As Mitt Romney edges closer to the Republican presidential nomination, the imperative grows for the former Massachusetts governor to release his income tax returns and disclose the identities of the fund-raising bundlers who have brought in millions for his campaign. Mr. Romney’s determined lack of transparency on these two fronts — the candidate and his campaign have said he has no plans to release either — represents a striking and disturbing departure from the past practice of presidential candidates of both parties.
Asking candidates to make their tax returns public is undoubtedly an invasion of privacy. But it is one that comes with the territory of a presidential campaign. Such disclosure is not required by law but, as with the voluntary release of tax filings by the president and vice president, it has become routine, if at times grudging and belated.
Tax returns offer information not available on the financial disclosure forms that are legally required of candidates, including their charitable deductions and use of tax shelters. Tax information could be especially revealing in the case of Mr. Romney and his extensive investment income, which may be why he has been reluctant to release it. During his 1994 Senate race, Mr. Romney called on Sen. Edward M. Kennedy, D-Mass., to release his tax returns and show he had “nothing to hide.” Neither candidate released his tax information. Such secrecy will not stand for a presidential nominee.
The identity of a candidate’s bundlers is similarly important. Campaign finance laws limit individual contributions to a candidate to $2,500 per election ($5,000 if you include the primary and general election campaigns), but bundlers haul in tens or hundreds of thousands of dollars by tapping extensive donor networks. Knowing to whom and for how much candidates are indebted is essential information, of which candidates and their advisers are exquisitely aware. Yet under current law the only bundlers whose identities candidates must disclose are registered lobbyists. That information is useful but insufficient: A CEO who bundles $500,000 for a candidate can have as much influence as the company’s Washington lobbyist. Why should this knowledge be kept from voters?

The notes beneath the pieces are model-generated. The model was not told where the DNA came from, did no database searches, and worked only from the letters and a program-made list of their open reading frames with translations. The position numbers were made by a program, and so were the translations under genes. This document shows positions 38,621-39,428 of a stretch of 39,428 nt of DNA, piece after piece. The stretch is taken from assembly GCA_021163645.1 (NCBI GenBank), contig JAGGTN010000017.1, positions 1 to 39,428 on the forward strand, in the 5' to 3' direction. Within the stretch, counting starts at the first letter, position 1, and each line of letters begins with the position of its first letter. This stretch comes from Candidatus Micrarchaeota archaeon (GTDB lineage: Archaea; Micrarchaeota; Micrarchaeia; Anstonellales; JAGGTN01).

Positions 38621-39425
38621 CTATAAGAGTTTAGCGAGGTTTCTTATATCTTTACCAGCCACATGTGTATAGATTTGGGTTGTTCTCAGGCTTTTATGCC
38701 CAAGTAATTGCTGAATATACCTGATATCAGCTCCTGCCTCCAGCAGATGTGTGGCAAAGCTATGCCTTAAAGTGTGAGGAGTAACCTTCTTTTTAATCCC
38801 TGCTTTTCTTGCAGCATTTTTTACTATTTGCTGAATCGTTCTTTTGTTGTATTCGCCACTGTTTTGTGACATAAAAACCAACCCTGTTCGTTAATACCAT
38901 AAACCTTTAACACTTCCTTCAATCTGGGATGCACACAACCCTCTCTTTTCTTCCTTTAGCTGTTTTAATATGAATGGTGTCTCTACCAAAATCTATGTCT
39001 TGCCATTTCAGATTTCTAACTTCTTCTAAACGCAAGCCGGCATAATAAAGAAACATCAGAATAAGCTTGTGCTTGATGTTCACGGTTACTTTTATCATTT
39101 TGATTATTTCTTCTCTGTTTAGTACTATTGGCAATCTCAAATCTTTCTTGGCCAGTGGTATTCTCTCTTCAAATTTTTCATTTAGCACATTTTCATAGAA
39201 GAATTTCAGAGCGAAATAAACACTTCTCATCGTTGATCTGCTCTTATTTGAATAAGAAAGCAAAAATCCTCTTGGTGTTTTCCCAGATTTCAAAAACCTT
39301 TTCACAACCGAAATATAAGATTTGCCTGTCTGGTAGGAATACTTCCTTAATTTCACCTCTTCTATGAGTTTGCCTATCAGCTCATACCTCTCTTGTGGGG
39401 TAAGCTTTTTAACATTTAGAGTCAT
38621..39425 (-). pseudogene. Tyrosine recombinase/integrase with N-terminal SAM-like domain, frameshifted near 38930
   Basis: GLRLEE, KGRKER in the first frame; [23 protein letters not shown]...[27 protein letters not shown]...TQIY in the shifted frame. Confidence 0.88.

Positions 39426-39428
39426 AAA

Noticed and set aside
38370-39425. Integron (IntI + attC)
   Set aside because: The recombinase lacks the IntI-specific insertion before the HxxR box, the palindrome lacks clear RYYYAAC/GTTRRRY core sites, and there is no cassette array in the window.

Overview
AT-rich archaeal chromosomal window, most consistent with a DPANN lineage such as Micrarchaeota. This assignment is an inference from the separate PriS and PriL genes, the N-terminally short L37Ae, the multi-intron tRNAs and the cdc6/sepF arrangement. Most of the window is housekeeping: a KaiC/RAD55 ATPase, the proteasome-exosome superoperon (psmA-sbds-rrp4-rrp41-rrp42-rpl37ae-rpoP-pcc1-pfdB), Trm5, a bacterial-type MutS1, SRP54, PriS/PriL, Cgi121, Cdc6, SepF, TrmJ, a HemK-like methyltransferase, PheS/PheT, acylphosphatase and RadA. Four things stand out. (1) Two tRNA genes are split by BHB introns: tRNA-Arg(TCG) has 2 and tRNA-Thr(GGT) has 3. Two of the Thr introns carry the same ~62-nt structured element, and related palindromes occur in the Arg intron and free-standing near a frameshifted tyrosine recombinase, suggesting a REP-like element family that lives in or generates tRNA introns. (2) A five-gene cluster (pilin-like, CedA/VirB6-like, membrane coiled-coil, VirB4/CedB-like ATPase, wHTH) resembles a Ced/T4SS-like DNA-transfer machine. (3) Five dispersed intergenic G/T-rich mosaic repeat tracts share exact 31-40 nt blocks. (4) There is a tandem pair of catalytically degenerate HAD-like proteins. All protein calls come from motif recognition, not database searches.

In 2008, Mr. Romney promised to release information about bundlers but, aside from issuing state-by-state lists of finance committee members that lacked any details about money raised, does not appear to have done so. Now is the time to make up for that lapse.
— The Washington Post